UCD researchers' toolkit to drive local diaspora engagement projects
Posted 17 December, 2015
- How-to guide to inform local authorities and other community groups about reaching out to and engaging the Irish diaspora
- Toolkit highlights examples of best practice in existing diaspora engagement
When an archaeologist visiting Mountmellick in Co Laois unearthed a link between the town and the founder of Quakerism in Ireland, little did he know his discovery would prove to be the catalyst that would prompt some of the area’s diaspora to visit their ancestral home.
The annual William Edmundson Homecoming Festival of Mountmellick & Rosenallis celebrates the life of Edmundson, who is known as the Father of Quakerism in Ireland. The Englishman settled in Rosenallis, near Mountmellick, in 1659.
The Mountmellick Heritage Society and the Mountmellick Development Association formed a committee to establish a festival after the archaeologist, who had been researching gravestones in the area, stumbled upon Edmundson’s final resting place.
Realising the significance of the historical figure to their community, the Heritage Society reached out through the Edmundson family locally to invite the Society of Friends in Ireland to attend the festival. The society also attempted to engage the wider global network of Quakers.
The efforts and creative thinking of the local groups in Mountmellick have now culminated in the festival, which features a summer school, walking tours, lectures and storytelling, with visitors coming from the US, the UK, Australia, Canada and Ireland.
The details of the development of the festival are contained in the recently published Local Diaspora Toolkit developed by Professor Liam Kennedy and Dr Madeleine Lyes at the UCD Clinton Institute for American Studies.
Minister for Diaspora Affairs at the Department Taoiseach, Jimmy Deenihan TD, commissioned the researchers to produce the toolkit.
The document was created to inform local authorities and other community groups about reaching out to and building relationships with the Irish diaspora, in order to benefit local and regional development in Ireland.
“Diaspora engagement can add value to areas of investment and innovation that are important to community and economic development, bringing impact in areas such as support for SMEs, local enterprise and job creation,” the toolkit states.
The document provides a detailed set of instructions on how best to engage with the diaspora. It also highlights examples of good practice in existing diaspora engagement that shed light on the scope and diversity of these schemes.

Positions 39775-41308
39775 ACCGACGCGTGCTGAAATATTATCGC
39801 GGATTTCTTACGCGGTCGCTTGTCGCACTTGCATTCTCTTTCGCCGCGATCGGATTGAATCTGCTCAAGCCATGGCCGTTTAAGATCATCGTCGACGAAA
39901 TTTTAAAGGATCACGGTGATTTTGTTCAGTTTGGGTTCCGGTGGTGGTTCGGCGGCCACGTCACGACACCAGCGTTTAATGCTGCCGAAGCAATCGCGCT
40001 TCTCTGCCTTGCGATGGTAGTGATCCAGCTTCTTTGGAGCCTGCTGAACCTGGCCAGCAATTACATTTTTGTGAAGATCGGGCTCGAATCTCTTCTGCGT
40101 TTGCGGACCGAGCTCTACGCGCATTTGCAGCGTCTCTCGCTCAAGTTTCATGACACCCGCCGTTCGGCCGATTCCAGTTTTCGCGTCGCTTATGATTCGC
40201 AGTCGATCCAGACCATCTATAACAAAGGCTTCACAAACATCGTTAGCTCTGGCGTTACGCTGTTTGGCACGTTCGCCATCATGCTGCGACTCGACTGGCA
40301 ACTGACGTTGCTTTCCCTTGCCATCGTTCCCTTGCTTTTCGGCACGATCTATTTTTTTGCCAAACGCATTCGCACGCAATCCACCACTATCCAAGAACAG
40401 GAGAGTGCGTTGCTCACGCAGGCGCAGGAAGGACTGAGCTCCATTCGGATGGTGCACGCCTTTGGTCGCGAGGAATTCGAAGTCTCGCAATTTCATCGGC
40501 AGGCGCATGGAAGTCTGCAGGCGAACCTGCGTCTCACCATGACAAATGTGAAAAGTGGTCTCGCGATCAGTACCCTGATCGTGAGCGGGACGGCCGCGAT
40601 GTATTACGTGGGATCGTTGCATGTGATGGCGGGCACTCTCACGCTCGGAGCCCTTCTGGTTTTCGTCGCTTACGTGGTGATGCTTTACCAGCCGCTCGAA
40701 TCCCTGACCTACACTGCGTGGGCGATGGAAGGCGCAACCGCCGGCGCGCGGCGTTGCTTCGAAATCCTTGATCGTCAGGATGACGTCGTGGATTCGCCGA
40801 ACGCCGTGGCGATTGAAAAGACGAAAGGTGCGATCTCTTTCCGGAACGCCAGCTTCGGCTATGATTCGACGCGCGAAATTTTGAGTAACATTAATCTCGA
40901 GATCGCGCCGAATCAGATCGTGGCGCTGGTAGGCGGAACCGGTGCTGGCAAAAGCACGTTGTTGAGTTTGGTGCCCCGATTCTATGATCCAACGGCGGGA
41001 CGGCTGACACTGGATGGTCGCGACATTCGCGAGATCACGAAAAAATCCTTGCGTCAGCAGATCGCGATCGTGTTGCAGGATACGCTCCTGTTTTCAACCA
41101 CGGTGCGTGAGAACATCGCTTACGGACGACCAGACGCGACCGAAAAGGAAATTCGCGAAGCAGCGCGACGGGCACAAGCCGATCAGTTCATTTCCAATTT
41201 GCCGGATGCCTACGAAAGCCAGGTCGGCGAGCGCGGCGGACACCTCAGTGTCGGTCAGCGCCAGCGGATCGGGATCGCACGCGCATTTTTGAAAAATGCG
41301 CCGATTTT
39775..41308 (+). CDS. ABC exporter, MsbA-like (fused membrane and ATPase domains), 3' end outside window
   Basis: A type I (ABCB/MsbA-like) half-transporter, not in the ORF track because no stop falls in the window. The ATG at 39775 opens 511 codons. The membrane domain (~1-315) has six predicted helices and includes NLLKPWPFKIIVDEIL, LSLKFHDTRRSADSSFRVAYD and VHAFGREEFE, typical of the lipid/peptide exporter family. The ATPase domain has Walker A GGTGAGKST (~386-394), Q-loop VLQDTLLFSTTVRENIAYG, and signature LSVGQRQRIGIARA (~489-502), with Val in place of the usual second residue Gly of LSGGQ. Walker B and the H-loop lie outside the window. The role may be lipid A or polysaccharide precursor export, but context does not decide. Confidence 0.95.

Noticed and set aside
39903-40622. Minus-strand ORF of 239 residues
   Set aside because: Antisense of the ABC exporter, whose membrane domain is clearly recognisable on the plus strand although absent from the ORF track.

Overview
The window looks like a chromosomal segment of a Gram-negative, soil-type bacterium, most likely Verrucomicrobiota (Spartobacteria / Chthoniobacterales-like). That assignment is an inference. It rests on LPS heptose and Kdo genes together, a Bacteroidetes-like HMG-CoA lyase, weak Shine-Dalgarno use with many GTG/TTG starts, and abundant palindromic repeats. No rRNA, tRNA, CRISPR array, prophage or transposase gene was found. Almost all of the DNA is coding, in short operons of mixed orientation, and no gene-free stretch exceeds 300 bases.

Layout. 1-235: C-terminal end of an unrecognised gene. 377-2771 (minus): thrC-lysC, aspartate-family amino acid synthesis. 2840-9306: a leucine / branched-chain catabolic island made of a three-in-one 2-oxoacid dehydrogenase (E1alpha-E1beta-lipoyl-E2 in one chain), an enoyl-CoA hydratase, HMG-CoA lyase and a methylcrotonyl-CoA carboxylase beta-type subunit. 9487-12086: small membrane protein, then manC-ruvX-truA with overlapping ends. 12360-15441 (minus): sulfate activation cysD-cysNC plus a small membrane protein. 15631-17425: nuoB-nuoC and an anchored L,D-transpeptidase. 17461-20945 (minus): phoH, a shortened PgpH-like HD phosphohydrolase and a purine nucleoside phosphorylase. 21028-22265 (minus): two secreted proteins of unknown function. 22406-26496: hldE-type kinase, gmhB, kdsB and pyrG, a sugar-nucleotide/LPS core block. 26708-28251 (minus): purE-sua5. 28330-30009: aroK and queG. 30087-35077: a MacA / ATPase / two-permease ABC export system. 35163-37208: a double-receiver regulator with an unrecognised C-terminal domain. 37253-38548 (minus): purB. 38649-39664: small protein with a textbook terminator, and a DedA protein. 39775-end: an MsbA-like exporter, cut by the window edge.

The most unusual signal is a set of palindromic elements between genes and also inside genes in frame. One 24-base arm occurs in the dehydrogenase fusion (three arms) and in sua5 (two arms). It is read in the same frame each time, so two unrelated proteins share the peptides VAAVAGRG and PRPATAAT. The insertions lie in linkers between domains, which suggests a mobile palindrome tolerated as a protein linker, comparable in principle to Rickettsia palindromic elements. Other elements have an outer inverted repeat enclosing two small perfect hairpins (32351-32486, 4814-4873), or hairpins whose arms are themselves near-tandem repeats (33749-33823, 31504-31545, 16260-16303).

A key section provides advice on how those intending to establish a scheme can form a strategic plan. This consists of five main points, one of which underscores the benefits of identifying local icons.
“It can help to have an iconic local figure, group, or product to rally around, to use as your banner to help gain recognition for your project."
Another example of a scheme moulded around a local figure includes the initiative run by the O’Malley Clan of Murroe, Co Limerick, who trace their lineage back to the pirate queen Grainuaile, a legendary figure with wide appeal.
However, this is just one of a diverse range of approaches that communities across the country have adopted.
The Global Limerick project, for example, was set up to explore how to better manage a relationship between key Limerick institutions and communities, and the county’s diaspora.
It began by undertaking a wide survey of Limerick people worldwide, to find out more about the perceptions and attitudes of these groups.
The survey found that the majority of Limerick’s diaspora still feels a tangible affinity to Limerick as a home place. Since the survey was undertaken, the Global Limerick committee has been working to design a website to develop and manage this relationship.
Overall, the Local Diaspora Toolkit builds upon recent initiatives like the Gathering that have demonstrated how communities across Ireland could be successfully mobilised to make connections abroad, by tapping into the strong attachment to home that many emigrants feel.
Professor Liam Kennedy is Director of the Clinton Institute at University College Dublin. He is currently researching and writing on media and international conflict, including the role of diaspora networks on conflict transformation.
He is the co-author of Supporting the Next Generation of the Irish Diaspora (2014), a research report for the Department of Foreign Affairs and Trade.
“The Clinton Institute will continue to undertake research on diaspora strategies and cultures, recognising the leading role Ireland has taken up in developing strategies for diaspora engagement,” said Prof Kennedy.
Dr Madeleine Lyes of the UCD Clinton Institute specialises in diasporas and urban citizenship.
She is the co-author of Supporting the Next Generation of the Irish Diaspora (2014).
By Jamie Deasy, digital journalist, UCD University Relations